Given that some of my own research suggests nonlinearities in exchange rates [pdf], and changes in what factors traders consider important [pdf], I’m sympathetic to some of the ideas Frydman and Goldberg propound. At the same time, I should observe that a quite different approach to thinking about exchange rates adheres to the rational expectations view — and indeed takes the inability of typical exchange rate determinants to predict the exchange rate as proof that the rational expectations/present value approach is correct. This approach, developed by Engel and West [pdf], was discussed in this post. In a paper provocatively titled Exchange Rate Models Are Not as Bad as You Think [ppdf] Engel, Mark and West write:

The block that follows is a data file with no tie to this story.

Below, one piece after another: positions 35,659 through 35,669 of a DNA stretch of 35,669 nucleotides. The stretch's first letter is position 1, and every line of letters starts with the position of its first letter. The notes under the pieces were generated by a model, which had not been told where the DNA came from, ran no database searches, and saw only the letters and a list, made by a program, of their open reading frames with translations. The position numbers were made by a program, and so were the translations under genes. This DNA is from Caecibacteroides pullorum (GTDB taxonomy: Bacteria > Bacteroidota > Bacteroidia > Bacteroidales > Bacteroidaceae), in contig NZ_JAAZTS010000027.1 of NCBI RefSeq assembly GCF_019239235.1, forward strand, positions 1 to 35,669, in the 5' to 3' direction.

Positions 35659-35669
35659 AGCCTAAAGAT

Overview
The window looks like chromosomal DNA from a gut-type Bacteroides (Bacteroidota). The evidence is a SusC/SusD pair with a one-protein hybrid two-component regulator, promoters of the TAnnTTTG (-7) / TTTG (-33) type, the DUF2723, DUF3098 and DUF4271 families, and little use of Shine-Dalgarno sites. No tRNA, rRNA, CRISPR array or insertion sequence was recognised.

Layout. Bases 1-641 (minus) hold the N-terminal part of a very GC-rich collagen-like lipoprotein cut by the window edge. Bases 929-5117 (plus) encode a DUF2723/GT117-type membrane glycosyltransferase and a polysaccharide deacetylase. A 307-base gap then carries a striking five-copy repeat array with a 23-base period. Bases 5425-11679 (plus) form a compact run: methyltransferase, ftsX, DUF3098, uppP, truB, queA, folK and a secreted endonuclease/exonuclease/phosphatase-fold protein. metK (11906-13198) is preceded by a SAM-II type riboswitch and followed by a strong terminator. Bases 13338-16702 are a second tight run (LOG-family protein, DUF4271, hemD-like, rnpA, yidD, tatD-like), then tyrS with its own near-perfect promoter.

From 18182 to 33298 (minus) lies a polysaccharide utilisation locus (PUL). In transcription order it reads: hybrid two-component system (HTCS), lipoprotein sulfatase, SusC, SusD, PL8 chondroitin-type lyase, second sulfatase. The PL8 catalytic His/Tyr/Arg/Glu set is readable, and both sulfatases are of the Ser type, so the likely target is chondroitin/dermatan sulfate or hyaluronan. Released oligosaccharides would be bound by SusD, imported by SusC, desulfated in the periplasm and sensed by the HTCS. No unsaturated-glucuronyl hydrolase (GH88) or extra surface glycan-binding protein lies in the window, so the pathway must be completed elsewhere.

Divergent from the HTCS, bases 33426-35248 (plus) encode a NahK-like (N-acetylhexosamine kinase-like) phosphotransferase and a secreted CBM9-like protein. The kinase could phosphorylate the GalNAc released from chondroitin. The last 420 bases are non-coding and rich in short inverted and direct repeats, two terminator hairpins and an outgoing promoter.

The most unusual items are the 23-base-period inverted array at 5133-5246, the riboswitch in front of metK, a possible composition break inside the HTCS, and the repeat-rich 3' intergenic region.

Engel and West (2004, 2005) propose testing two implications of the present value models. They emphasize that because we acknowledge that there are “unobserved fundamentals” (e.g., money demand shocks, risk premiums), the exchange rate may not be exactly the expected present value of observed fundamentals. But if exchange rates react to news about future economic fundamentals, then perhaps exchange rates can help forecast the (observed) fundamentals. If the observed fundamentals are the primary drivers of exchange rates, then the exchange rates should incorporate some useful information about future fundamentals. We verify this proposition using Granger causality tests. Engel and West (2004) also develop a technique for measuring the contribution of the present discounted sum of current and expected future observed fundamentals to the variance of changes in the exchange rate, which is valid even when the econometrician does not have the full information set that agents use in making forecasts. Here we find that the observed fundamentals can account for a relatively large fraction of actual exchange-rate volatility, at least under some specifications of the models.